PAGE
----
SCRANTON -- About 200 people walked, holding flickering lights across the campus at the University of Scranton Monday night. While they walked, they sang songs about peace and healing.
"Even though we're many miles away, just showing we have that support for those who are far away is good,” said student Krysta Horocofsky.
“It was important that our response was one of love, was one of compassion for the victims, compassion for all the people involved of all different faiths,” said Ryan Sheehan of The Jesuit Center at the University.
This vigil was for the victims of recent violence in Iraq, Beirut, and Paris, where brutal attacks have left hundreds dead. The Islamic extremist group ISIS has claimed responsibility.
A freshman at the University of Scranton was watching news of the attack in France when he came up with the idea for the vigil.
"We haven't really been exposed to any of this in our lifetime. We were very, very young when the attacks on 9/11 happened so we didn't really experience in this way. It was shocking and it was appalling and it moved us,” said Nick Capobianco of the University of Scranton.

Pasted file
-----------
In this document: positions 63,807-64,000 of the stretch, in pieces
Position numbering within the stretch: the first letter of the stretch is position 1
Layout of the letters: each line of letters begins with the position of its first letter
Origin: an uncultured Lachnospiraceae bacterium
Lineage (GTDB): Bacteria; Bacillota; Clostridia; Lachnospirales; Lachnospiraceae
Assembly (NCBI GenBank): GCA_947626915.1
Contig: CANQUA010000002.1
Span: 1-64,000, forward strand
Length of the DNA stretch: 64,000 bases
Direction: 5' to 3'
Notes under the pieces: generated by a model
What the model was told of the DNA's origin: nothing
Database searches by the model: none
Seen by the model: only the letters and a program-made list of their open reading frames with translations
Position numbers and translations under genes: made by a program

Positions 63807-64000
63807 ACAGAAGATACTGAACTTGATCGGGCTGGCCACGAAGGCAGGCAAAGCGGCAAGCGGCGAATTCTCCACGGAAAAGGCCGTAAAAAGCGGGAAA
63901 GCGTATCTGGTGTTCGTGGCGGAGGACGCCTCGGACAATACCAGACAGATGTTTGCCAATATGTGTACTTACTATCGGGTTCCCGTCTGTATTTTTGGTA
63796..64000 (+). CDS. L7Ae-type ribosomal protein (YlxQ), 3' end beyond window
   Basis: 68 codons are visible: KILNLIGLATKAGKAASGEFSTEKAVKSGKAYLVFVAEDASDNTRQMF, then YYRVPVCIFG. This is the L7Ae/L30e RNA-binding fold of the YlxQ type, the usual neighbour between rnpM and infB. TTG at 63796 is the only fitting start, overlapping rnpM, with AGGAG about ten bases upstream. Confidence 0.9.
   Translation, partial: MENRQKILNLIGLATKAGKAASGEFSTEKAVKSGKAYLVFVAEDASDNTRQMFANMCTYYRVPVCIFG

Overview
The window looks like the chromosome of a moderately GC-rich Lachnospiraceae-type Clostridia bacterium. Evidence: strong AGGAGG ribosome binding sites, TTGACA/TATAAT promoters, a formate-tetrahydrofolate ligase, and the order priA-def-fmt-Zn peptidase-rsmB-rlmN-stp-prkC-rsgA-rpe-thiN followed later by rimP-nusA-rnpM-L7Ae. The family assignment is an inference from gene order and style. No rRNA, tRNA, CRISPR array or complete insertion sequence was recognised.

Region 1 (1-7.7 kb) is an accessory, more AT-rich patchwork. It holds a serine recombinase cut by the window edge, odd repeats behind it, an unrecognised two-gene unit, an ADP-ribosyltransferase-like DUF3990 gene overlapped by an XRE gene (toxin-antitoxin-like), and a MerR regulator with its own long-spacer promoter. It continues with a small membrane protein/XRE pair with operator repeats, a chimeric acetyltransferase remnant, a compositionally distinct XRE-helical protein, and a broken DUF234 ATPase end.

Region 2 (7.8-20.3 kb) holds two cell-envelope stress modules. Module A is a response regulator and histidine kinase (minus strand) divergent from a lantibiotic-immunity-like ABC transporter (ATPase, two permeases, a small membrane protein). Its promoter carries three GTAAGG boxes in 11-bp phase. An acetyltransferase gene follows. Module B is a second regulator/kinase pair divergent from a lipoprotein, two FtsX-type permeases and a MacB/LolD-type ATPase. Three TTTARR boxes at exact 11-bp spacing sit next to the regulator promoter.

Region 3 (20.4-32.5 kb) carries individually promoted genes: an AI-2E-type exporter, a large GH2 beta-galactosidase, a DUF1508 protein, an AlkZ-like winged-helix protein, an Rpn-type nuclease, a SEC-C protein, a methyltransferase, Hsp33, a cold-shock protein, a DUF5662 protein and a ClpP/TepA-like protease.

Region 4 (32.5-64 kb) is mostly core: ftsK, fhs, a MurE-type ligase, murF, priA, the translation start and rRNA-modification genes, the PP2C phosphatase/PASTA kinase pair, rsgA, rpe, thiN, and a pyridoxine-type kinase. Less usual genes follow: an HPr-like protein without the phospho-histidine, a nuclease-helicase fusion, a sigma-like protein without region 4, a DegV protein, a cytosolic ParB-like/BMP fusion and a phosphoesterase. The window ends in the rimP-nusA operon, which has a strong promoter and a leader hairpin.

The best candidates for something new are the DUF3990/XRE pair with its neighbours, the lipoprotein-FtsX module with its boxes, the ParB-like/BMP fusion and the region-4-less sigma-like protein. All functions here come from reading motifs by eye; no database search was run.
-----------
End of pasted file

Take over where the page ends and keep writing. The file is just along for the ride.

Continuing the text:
It seems it moved many, who came out to pray for peace.
Among those at the remembrance was a Muslim student from Palestine, who asked others to realize his religion does not promote violence.
"ISIS does not represent Islam. It does not represent our fundamental principles. It does not represent our faith. We do not want to be treated as part of ISIS. We refuse them, we are a victim of their actions,” said Adnan Herbawi.
Celine Langlard knows Paris well, she has friends there. Her family lives in the French countryside. She is at the University of Scranton for a year on a Fulbright Scholarship. Looking out at the crowd of people in Scranton meant a lot to her.
"It is a lot of support and seeing it, it was powerful and thinking of what happened, I just wanted to say thank you to all of them,” she said.